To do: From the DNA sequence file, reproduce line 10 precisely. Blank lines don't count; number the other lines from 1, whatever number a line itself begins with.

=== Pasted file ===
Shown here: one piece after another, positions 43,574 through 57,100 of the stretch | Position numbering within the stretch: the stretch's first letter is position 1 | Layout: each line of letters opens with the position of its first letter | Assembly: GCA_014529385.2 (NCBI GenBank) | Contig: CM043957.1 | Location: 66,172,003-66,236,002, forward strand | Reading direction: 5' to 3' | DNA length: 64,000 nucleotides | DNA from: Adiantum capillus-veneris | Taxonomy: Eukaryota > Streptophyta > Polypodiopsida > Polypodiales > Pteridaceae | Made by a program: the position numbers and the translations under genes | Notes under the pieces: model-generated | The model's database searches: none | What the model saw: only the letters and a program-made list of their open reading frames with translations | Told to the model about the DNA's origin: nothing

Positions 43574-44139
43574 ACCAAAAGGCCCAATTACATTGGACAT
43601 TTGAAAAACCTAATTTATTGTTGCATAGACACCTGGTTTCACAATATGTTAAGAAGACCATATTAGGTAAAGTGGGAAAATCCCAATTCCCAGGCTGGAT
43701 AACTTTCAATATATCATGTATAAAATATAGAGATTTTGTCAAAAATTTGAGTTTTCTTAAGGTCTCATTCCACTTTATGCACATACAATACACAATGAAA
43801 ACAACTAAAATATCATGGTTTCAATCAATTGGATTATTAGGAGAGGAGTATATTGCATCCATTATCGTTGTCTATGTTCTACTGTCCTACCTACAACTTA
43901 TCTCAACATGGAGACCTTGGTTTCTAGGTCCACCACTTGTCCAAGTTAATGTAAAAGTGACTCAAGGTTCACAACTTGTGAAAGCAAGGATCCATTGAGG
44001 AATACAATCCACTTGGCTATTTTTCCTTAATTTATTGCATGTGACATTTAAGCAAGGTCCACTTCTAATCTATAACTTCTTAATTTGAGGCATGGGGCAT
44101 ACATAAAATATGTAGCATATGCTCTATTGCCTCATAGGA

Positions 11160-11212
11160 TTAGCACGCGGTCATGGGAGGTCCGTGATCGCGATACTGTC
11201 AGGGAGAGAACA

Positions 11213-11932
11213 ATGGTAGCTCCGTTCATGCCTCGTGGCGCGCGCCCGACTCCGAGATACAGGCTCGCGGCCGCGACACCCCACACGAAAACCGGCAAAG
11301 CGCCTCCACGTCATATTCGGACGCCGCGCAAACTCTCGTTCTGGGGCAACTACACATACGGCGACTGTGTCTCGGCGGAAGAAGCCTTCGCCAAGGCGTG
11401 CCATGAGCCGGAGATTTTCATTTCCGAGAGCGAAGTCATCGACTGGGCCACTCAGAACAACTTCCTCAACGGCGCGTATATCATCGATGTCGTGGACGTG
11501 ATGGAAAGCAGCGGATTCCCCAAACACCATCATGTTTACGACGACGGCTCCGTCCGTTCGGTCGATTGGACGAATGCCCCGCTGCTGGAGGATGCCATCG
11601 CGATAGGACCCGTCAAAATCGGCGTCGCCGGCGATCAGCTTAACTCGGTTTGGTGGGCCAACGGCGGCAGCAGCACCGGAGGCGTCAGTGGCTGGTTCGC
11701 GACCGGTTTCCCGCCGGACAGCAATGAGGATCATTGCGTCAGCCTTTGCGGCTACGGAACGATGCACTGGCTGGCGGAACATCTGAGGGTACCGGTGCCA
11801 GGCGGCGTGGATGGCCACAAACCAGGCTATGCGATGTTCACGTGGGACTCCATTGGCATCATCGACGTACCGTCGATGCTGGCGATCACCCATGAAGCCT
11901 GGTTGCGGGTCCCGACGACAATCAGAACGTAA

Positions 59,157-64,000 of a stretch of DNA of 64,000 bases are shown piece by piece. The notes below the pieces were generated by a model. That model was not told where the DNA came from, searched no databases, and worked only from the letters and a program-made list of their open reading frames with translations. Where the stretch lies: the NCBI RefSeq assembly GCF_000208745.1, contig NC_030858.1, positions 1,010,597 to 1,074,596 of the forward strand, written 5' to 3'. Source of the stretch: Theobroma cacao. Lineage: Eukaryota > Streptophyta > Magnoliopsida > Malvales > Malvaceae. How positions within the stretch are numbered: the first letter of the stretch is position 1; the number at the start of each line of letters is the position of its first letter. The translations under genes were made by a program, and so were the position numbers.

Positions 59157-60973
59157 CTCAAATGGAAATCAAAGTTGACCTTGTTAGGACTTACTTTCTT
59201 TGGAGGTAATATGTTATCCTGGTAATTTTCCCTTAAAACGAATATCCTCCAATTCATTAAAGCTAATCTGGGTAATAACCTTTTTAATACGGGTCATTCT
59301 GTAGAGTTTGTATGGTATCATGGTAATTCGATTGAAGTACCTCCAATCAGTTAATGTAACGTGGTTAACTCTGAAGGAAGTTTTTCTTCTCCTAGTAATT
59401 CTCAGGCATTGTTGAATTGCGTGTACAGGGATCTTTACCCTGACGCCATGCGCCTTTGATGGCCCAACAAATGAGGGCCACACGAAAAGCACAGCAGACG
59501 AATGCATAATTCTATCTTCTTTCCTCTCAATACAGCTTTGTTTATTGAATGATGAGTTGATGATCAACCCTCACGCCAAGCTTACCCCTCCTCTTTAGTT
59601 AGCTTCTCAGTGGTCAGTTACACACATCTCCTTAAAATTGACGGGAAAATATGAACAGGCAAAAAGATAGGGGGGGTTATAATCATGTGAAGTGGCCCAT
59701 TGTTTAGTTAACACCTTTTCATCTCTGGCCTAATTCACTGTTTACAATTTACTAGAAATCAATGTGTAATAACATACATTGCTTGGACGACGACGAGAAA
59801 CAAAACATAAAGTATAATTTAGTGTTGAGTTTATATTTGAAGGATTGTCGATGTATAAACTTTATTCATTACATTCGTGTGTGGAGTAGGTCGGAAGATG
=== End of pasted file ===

Positions 11160-11212